XENOCRATES (Eei/oKpc^s), a physician of Aphrodisias in Cilicia (Galen, De Simplic. Medi-cam. Temper, ac Facult. vi. praef. vol. xi. p. 793), who must have lived about the middle of the first century after Christ, as he was probably a contem­porary of Andromachus the Younger. (See Gal. De Compos. Medicam. sec. Loc. iii. 1, vol. xii. p. 627, and De Ther. ad Pis. c. 12. vol. xiv. p. 260.) Galen says that he lived in the second generation before himself (wrar^ robs irdinrovs ^ucoj>, De Simplic. Medicam. Temper, ac Facult. x. 1. vol. xii. p. 248). He wrote some pharmaceutical works, and is blamed by Galen (/. c.) for making use of disgust­ing remedies, for instance, .human brains, flesh, liver, urine, excrement, &c. One of his works was entitled Ilept rfjs curb rwv Zoowv 'H^eAe^as, " De Utilitate ex Animalibus Percipienda" (id. ibid. x. 2. § 4, vol. xii. p. 261.) He is several times quoted by Galen, and also by Clemens Alex-andrinus (Strotn. i. p. 717); Artemidorus (Oneirocr. iv. 24); Pliny (PL N. xx. 82); Oribasius (Coll. Medic, ii. 58, p. 225) ; Aetius (i. 2. 84, iv. 2. 35, 3. 14, pp. 75, 706, 760), and Alexander Trallia-nus (i. 15, xii. 8, pp. 156, 344). Besides some short fragments of his writings there is extant a little essay by Xenocrates, Uepl tt}s cbrb twv 'Evt-Spwv Tpo<^)7)s, " De Alimento ex Aquatilibus," preserved by Oribasius ; which is an interesting record of the state of Natural History at the time in which he lived. It was first published in Greek,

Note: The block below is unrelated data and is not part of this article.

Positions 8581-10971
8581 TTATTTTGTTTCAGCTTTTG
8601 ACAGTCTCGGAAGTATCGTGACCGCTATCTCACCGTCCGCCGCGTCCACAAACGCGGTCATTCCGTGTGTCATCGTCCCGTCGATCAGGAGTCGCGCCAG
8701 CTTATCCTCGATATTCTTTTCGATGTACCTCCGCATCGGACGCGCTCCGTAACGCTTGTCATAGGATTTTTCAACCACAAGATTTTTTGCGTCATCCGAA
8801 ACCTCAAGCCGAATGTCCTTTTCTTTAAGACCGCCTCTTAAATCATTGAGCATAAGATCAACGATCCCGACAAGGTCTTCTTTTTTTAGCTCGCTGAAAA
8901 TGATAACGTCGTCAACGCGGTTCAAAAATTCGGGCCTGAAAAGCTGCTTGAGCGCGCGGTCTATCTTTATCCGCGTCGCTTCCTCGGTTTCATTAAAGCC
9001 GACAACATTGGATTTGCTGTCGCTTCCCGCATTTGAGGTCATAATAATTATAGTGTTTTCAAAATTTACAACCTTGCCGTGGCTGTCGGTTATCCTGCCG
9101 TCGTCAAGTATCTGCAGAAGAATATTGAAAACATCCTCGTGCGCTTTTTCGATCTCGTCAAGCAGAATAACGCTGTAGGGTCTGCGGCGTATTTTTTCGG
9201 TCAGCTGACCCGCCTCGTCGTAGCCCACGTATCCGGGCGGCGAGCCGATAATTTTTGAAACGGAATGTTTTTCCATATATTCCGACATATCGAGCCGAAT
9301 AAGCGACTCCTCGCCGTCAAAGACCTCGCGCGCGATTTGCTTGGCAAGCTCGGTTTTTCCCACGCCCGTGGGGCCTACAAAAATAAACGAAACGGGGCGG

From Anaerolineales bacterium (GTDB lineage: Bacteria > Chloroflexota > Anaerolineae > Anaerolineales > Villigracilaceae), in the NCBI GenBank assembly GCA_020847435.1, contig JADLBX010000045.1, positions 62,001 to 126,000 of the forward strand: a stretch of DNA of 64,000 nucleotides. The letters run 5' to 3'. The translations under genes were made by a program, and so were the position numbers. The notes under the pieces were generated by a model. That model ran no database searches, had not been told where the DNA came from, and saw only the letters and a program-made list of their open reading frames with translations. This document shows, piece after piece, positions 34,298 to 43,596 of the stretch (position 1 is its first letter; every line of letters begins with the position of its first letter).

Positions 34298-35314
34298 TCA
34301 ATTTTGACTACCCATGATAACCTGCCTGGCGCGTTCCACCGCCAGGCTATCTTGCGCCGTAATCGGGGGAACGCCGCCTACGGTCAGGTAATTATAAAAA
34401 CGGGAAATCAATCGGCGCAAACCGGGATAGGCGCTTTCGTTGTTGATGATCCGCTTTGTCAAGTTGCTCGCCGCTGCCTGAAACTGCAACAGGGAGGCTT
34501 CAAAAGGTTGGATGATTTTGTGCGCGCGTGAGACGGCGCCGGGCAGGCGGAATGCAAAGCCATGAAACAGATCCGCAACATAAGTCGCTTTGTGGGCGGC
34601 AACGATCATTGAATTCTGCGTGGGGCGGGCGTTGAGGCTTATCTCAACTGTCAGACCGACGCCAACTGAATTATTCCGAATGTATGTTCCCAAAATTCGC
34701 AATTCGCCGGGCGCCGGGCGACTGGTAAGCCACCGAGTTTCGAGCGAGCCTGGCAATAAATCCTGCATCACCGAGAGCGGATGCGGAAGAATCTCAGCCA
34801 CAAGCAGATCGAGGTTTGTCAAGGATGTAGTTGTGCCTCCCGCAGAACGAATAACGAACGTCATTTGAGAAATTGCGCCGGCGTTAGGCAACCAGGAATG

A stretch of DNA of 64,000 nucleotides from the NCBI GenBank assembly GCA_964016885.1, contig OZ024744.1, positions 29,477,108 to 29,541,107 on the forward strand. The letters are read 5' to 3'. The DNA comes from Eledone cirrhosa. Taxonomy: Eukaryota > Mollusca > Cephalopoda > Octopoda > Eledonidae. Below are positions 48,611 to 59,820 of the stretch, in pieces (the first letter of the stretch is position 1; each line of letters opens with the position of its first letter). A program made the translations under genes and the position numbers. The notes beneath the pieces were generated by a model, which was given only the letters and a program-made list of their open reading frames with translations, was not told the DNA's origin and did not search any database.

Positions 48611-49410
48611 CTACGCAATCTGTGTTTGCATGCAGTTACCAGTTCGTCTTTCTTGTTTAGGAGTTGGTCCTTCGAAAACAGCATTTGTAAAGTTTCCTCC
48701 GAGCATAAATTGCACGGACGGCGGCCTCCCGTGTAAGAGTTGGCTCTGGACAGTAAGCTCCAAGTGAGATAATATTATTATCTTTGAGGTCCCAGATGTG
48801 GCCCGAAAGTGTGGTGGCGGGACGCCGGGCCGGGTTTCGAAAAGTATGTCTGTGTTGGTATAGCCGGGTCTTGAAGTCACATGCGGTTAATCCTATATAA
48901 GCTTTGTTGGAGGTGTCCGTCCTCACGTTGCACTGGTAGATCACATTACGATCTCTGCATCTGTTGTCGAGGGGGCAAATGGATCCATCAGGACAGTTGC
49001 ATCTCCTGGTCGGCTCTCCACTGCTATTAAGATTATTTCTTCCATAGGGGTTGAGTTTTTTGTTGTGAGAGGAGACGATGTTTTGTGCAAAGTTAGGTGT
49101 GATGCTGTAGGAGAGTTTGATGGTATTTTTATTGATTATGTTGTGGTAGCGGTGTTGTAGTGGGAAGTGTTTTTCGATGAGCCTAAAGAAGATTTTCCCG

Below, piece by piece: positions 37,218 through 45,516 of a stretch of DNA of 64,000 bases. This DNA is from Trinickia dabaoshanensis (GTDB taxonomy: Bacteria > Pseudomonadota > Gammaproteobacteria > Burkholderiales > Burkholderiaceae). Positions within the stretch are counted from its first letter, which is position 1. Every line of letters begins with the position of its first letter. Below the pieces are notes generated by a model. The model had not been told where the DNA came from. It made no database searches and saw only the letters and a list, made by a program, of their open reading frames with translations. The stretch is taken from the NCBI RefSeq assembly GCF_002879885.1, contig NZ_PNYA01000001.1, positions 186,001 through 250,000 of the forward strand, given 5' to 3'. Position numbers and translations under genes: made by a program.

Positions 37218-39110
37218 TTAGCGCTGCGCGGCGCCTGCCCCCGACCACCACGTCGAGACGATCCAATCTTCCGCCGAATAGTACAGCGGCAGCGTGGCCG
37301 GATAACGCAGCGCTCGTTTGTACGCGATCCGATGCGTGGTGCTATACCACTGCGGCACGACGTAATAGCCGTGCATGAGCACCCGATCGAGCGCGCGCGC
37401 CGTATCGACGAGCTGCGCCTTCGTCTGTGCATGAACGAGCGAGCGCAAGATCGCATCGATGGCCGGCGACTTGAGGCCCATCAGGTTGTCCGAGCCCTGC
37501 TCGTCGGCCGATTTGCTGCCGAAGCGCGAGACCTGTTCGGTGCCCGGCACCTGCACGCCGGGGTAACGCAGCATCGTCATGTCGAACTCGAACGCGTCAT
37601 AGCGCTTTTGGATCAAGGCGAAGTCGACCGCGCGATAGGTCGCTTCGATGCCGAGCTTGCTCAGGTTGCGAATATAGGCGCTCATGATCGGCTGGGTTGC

with a Latin Version, by J. B. Rasarius, 1559, 8vo., Tiguri; and is inserted by Fabricius in the ninth volume of the old edition of his BibliotJieca Graeca^ pp. 454—474. There are three later and better editions, by J. G. F. Franz, 1774, 8vo. Lips., and by Adam. Coray, 1794, 8vo. Neap., and 1814, 8vo. Paris. (See Fabric. Bibl. Gr. vol. ii. p. 68, xiii. p. 452, ed. vet.; Haller, Bibl. Medic. Pract.; Choulant, Handb. der Buclierkunde fur die Aeltere Median.) [W. A. G.]